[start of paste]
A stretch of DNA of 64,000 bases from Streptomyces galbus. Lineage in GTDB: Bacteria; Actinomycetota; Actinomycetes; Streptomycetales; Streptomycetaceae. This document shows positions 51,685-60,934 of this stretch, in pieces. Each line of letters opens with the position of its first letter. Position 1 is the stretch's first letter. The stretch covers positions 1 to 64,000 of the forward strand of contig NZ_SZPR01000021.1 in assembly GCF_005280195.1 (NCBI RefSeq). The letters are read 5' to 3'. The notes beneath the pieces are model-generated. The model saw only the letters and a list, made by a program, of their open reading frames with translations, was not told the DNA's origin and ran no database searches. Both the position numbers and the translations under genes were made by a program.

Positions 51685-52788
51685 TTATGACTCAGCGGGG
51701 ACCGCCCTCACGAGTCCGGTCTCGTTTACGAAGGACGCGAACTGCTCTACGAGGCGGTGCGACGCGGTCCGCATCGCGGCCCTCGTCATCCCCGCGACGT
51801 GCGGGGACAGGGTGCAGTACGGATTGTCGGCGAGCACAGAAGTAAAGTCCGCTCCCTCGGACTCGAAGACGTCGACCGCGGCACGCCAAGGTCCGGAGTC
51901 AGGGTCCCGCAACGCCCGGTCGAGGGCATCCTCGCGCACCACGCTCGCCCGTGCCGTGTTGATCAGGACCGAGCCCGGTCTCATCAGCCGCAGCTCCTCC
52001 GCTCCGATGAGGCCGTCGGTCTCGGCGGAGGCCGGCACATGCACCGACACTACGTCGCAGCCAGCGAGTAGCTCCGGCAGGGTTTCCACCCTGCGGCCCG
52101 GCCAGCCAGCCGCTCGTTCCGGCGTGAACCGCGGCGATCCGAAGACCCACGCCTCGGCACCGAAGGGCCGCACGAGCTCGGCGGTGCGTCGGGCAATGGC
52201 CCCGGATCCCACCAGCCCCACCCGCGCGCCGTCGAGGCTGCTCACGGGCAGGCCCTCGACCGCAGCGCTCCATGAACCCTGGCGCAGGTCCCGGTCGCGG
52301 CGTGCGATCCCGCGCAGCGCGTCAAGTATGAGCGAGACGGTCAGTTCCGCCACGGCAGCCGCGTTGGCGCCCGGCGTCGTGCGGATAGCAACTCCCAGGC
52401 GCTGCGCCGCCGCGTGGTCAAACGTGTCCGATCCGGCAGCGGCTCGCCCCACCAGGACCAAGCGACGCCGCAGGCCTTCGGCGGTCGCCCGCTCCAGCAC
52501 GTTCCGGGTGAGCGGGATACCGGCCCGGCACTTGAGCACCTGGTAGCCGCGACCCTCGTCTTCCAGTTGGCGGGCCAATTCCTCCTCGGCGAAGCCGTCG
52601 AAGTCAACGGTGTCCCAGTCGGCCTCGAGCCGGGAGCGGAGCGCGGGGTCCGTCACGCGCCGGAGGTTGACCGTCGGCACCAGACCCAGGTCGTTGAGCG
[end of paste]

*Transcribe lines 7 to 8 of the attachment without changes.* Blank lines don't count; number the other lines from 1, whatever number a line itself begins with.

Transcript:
52001 GCTCCGATGAGGCCGTCGGTCTCGGCGGAGGCCGGCACATGCACCGACACTACGTCGCAGCCAGCGAGTAGCTCCGGCAGGGTTTCCACCCTGCGGCCCG
52101 GCCAGCCAGCCGCTCGTTCCGGCGTGAACCGCGGCGATCCGAAGACCCACGCCTCGGCACCGAAGGGCCGCACGAGCTCGGCGGTGCGTCGGGCAATGGC